(in the Japanese conceptual view, possibly: a kami, butsu, or bosatsu) rather than
'energy' in our Newtonian understanding of the term.
So, while the commonly-held perception of Reiki may well be that of Healing Energy -
possibly even 'Spiritually-influenced' or 'Spiritually-guided' Healing Energy, perhaps it
may help to deepen the quality of our connection if we allow ourselves to perceive
Reiki - not so much in terms of a 'Universal Energy' - as in terms of a 'Universal
Spiritual Presence' - a 'Holy, Healing, Spirit Presence'.
In this perception, Reiki as a system can truly be claimed to be a system of Spiritual
Healing - a charism - a 'Gift of the Spirit'.
_________
Note:
*It seems that in hearing Takata-sensei speak of Reiki as a "...a universal force from the
Great Divine Spirit" and '... a cosmic energy...' , many of her students took this to mean that
Reiki - as an 'energy' - was something outside of ourselves: something 'out there' - beyond
us. Something we 'channeled', rather than something arising within us. And this is the
understanding these students passed on to their own students.
However, this idea of Reiki as being something external is perhaps only part of the truth...
In a diary entry dated Dec. 10 1935, Takata-sensei wrote about Reiki being:
"...Energy within oneself " - and also about how we must "...meditate to let the "Energy" come
out from within."
Concerning the "Energy" she said: "It lies in the bottom of your stomach about 2 in. below the
navel."
* * * * * * *
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REIKI - TIBETAN ORIGINS? - part 1
Copyright © 2003 James Deacon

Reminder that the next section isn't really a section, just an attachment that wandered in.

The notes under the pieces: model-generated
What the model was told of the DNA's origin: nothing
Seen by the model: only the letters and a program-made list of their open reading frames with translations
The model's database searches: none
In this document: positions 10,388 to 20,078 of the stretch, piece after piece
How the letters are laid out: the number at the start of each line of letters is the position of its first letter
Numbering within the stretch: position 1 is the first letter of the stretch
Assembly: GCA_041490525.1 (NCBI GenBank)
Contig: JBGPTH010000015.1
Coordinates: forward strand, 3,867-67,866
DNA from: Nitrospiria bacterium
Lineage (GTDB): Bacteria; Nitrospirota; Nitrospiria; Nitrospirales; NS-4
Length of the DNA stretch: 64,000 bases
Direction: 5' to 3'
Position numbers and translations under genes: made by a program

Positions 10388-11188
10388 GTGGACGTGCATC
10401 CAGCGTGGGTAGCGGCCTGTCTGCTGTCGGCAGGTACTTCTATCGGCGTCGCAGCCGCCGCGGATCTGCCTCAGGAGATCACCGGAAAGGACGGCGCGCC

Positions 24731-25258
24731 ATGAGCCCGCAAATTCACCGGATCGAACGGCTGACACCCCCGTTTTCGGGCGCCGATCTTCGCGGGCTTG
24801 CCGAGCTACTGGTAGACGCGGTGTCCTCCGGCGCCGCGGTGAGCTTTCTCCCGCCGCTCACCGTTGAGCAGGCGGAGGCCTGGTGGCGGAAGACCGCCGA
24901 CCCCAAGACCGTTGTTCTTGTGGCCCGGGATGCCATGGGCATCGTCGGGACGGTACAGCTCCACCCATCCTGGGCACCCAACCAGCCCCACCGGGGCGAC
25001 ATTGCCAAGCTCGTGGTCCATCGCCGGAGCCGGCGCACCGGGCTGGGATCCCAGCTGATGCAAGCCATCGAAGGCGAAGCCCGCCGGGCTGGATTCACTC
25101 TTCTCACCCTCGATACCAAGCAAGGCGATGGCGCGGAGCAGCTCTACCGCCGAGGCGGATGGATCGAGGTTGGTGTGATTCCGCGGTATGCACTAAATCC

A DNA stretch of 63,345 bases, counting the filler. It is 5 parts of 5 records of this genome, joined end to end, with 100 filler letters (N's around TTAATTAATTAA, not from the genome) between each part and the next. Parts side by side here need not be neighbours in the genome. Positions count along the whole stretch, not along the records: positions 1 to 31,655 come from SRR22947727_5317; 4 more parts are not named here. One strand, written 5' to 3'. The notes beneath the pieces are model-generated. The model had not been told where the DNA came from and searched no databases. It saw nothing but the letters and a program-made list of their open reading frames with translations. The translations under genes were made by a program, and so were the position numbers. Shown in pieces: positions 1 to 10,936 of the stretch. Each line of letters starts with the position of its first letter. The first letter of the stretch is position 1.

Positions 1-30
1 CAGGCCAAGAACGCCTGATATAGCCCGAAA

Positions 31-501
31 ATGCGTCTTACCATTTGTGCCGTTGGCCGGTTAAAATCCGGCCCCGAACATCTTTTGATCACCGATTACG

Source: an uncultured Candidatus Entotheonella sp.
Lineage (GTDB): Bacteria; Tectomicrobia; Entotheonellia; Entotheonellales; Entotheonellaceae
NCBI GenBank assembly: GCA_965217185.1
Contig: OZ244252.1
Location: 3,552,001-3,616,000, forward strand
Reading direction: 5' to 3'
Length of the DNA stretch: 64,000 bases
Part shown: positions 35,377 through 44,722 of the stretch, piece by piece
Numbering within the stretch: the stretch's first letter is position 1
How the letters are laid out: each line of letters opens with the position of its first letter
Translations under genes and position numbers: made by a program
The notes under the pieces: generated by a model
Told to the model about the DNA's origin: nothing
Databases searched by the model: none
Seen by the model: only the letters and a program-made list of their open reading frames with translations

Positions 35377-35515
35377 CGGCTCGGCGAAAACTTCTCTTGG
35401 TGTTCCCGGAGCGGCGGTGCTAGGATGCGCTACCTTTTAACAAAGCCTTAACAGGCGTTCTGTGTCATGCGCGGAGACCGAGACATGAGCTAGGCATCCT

In Takata Sensei's 'teaching story' Usui Sensei is said to have discovered a 'key' to
healing in the Buddhist Sutras.
This is the first suggestion that Reiki may have had Buddhist origins. However, as to
precisely which Sutras (there are a vast number of Buddhist Sutras - primarily in
Sanscrit and Pali, but a great many also translated into, Tibetan, Chinese and
Japanese), and exactly what form this 'key' took, was never explained by Takata
Sensei.
[The Takata account also states that in his quest for the ability to heal, Usui Sensei
traveled to the West to study. If this was in fact the case, in the course of his studies
would no doubt have encountered the occidental healing practices which had
become highly popular since the 18th century - the various forms of 'animal
magnetism' or 'animal electricity' (also referred to as Mesmerism or Mesmeric
Healing, ' Stroaking', 'Magnetic Healing', etc); and also various forms of (usually
Christian-based) 'Spiritual Healing'.]
The idea that Reiki was a long-forgotten, ancient Tibetan form of healing,
rediscovered by Usui Sensei, seems to have first been suggested by Arthur
Robertson, a student of Iris Ishikuro (one of Takata-Sensei's 22 'Masters').
Arthur was the creator - in the early 1980's - of the first so-called 'Tibetan' Reiki style:
Raku Kei Reiki.
Tibet has long been seen as the secret fount of seemingly all Spiritual Wisdom - this,
in the main, being due to the 'hype' created in the 19th century by various Esoteric
groups such as the Theosophists, and others, who became obsessed with Tibetan
Esoteric Buddhism, Mysticism and Magic. So perhaps it was only to be expected that
the idea of Reiki being a practice from the 'mysterious land of Tibet' [an idea, it must
be clearly stated, that has never been backed up with any factual evidence] would
grip the hearts and imaginations of a great many of the' new age' Reiki contingent.
The notion that Reiki originated in Tibet became widely popularised as a result of the
marketing success of Diane Steine's book: 'Essential Reiki', which (while not actually
being the first book to do so) became (in)famous for openly depicting versions of the
Reiki Symbols. (However, Steine sought not only to merge Reiki with Tibetan Tantra,